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Caring for Philodendron Xanadu
Philodendron Xanadu, also known as Philodendron Winterbourn, is an interesting choice in philodendron.
It’s much more bush-like than most philodendron houseplants, and it grows out and up but isn’t a trailing vine plant. Instead, Philodendron Xanadu makes an appealing pillow-like mound.
Like most philodendrons, Philodendron Xanadu has vaguely heart-shaped leaves. These, however, are a bit more elongated than many, and the jagged shape of the Philodendron Xanadu’s leaves, similar to Tree Philodendron’s, also make the heart shape that philodendron plants are named for a little less obvious than it is on most philodendrons.
Philodendron Xanadu is a good choice for people who want a philodendron that doesn’t always immediately look like a philodendron.
Helping Philodendron Xanadu Thrive
Philodendron Xanadu is a little more hardy than the average philodendron. It does, like all plants, still have conditions under which it does best.
Even the more forgiving tropical plants still appreciate warmth and humidity, and Philodendron Xanadu is no exception. For it to reach its maximum size of four feet tall and 5 feet wide, it needs both of these, as well as proper lighting.
This will also give the Philodendron Xanadu leaves that are shiny and healthy.
Yellowing or browning leaves, wilting, and legginess are all signs that something isn’t quite right with the Philodendron Xanadu.
Like many tropical plants, Philodendron Xanadu likes bright, indirect light. However, it does like it a little brighter than most philodendrons and can even tolerate some careful, direct sunlight, depending on your climate and how hot the sun is.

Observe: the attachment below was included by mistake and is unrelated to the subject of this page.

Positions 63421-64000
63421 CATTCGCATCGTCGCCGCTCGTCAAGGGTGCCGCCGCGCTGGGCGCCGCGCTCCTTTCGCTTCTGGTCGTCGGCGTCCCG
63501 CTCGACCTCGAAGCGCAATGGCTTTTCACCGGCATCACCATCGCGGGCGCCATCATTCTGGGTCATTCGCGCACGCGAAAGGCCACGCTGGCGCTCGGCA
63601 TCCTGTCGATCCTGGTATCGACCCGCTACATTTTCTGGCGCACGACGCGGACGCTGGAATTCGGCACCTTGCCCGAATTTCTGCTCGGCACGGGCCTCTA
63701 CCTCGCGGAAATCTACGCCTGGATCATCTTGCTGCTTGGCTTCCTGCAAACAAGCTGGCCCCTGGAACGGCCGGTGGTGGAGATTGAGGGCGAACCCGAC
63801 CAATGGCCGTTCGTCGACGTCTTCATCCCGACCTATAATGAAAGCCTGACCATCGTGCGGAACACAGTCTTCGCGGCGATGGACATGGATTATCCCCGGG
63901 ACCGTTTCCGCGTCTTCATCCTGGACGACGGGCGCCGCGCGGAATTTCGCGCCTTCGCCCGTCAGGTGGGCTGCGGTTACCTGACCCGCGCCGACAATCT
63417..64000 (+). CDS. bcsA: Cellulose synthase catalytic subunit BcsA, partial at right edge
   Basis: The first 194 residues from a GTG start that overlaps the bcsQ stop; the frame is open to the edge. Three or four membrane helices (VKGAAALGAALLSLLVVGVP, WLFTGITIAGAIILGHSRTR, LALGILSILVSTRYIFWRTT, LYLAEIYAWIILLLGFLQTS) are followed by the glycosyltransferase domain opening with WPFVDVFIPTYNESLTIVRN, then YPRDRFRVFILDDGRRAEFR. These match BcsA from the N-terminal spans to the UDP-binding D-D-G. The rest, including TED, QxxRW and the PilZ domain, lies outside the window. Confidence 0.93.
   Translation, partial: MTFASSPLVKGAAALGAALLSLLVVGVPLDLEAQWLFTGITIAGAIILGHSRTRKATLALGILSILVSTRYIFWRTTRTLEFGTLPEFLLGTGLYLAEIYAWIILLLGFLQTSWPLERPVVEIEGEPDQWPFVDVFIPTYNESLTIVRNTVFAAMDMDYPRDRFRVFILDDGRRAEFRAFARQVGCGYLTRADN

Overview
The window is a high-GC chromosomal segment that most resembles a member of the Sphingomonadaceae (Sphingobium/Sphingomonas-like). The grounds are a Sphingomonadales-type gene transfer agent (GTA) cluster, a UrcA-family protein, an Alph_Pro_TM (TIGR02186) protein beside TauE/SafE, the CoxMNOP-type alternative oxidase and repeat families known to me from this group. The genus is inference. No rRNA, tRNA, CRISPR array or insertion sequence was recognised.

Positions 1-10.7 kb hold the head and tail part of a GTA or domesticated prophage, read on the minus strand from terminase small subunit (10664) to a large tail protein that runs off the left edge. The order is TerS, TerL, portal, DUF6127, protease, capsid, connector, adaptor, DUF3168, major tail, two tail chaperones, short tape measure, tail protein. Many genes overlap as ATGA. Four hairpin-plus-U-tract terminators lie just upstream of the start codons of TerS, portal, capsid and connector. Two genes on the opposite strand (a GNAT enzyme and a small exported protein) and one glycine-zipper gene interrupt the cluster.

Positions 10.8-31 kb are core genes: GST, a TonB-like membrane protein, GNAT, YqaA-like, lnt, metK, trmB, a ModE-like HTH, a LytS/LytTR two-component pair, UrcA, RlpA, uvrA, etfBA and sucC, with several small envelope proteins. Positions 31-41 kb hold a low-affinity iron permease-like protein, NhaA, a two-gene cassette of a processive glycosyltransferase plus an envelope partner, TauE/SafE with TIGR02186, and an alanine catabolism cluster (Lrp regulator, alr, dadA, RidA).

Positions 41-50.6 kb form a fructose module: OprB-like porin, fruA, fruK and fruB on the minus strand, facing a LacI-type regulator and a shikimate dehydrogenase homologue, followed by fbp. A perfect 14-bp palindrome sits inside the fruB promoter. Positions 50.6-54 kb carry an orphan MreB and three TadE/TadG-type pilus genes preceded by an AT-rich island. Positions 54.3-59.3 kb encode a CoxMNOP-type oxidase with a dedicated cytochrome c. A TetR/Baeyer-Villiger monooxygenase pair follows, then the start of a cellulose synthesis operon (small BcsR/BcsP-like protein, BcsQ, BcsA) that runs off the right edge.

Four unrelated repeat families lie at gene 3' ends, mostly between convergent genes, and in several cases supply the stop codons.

If Philodendron Xanadu doesn’t have quite enough light, instead of just slowing its growth or failing to thrive, this enterprising little plant tries to grow closer to the light.
This creates more stem in between leaves, giving the plant a leggy appearance. To keep the Xanadu looking tidy, adequate light is essential.
If Philodendron Xanadu receives too much direct light, the leaves can end up scorched.
Philodendron Xanadu appreciates warm temperatures but is generally comfortable in average indoor temperatures. It likes temperatures a little over 70 degrees Fahrenheit but won’t be harmed by temperatures that are a little bit warmer or cooler.
In the 60 degree range, growth will slow, and in the 50s, Philodendron Xanadu is likely to end up with some damage, so be sure that if you live somewhere that reaches lower temperatures, the Xanadu is indoors, at least when it is cold.
People in cold climates should be sure to plant the Xanadu in a pot and keep it indoors.
Philodendron Xanadu needs a well-draining soil. It can do well with any light potting soil, or you can give it a mix of compost, perlite, and bark. The goal is to provide the Xanadu with soil that retains moisture but doesn’t keep water against the roots in a way that can lead to root rot.
If planting a row of Philodendron Xanadu outdoors, be sure to give the plants at least three feet so they can properly grow outward without crowding each other.